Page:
Effects of Oxycodone

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Though oxycodone was initially created as a prescription opioid analgesic used to treat moderate to severe pain, it quickly became a substance that made headlines across the nation due to its misuse and addictive nature. The drug has both short and long-term effects on those who misuse it or become addicted.

What is Oxycodone?

Before sparking headlines as the leading cause of a nationwide opioid epidemic, oxycodone was the primary active ingredient in pain killers like OxyContin® and Percocet®, often prescribed to patients to treat pain. Some medicines use it in combination with acetaminophen, aspirin, and ibuprofen, all consisting of a different brand name. Its medicinal use was commonplace, treating everything from wisdom teeth extractions to surgical recovery, and even chronic pain.

Short-Term Effects: sedation, reduced nervousness, relief of pain, mild euphoria.

Patients using the medication as directed will experience the relief of pain that oxycodone was created for. Many patients also experience mild symptems including mood changes, headaches, dizziness, dry mouth, flushing, nausea, constipation and weakness. Those who misuse the medication by taking larger doses than advised to experience a euphoric high can spur the occurrence of continued misuse and eventual addiction.

In 2017, approximately 1.7 million people were found to be prescription opioid-dependent, based on the DSM-5 criteria for substance use disorder.

Long-Term Effects: With continued misuse the body’s tolerance grows, requiring more and more of the drug to prevent the body from feeling the highly uncomfortable effects of withdrawal. There’s also a higher risk of liver damage, mainly if oxycodone is used in combination with acetaminophen and alcohol. Those who are prescribed oxycodone for long-term pain management will have significant risks as well that should be discussed with a doctor such as cardiovascular and gastrointestinal issues. Those who misuse the substance, however, will often reap the worst of the potential long-term effects.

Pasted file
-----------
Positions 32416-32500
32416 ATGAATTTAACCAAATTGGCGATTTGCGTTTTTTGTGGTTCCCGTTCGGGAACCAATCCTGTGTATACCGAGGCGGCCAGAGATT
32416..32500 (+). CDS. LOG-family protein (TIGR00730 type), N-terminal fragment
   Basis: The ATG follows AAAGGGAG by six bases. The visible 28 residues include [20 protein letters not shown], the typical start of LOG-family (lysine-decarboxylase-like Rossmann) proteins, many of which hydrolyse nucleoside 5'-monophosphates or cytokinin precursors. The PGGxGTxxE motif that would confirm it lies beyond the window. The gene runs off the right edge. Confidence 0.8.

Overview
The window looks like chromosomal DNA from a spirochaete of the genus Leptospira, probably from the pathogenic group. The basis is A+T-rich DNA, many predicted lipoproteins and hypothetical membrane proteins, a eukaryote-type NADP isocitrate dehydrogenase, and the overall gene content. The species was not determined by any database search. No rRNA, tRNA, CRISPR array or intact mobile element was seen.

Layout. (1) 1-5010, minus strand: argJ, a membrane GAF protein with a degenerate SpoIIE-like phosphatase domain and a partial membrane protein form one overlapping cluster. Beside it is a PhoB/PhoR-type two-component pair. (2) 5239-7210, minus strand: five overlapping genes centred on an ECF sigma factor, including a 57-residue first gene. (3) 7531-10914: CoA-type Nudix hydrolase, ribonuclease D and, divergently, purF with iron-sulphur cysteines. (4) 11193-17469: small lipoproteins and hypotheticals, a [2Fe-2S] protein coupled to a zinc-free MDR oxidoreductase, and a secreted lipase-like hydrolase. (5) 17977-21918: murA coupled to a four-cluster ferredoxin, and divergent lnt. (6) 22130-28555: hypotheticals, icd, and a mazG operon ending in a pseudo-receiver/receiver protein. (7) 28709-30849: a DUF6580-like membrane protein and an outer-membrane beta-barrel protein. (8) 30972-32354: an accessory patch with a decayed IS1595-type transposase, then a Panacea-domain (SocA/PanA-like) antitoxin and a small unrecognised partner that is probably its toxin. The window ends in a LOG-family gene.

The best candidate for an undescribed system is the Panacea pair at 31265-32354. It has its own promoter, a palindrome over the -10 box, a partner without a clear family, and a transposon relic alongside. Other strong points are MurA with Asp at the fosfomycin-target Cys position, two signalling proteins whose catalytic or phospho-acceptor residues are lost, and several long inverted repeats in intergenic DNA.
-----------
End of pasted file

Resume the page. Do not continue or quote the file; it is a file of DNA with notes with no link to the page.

Withdrawal:

As with any opioid, once a person lowers their dose or ceases to use the drug all at once, they will experience uncomfortable withdrawal symptoms that often lead them back to use. These symptoms include:

  • Irritability
  • Restlessness
  • Stomach cramps
  • Vomiting
  • Diarrhea
  • Insomnia
  • Flu-like symptoms
  • Muscle and joint aches

The effect of oxycodone use beyond its medical necessity often brings dependency and addiction to the user. The US has begun to restrict how readily doctors prescribe the medicine, according to the new opioid prescription guidelines.

Those who may find themselves dependent or addicted to oxycodone can seek treatment through an outpatient facility. Medication-assisted treatment is the most effective method in treating opioid use disorder for long term success.

Contact BAART Programs for Assistance

If you have an opioid addiction, BAART Programs or one of our partners can help you. Learn more about our opioid use disorder treatments by contacting our staff today.

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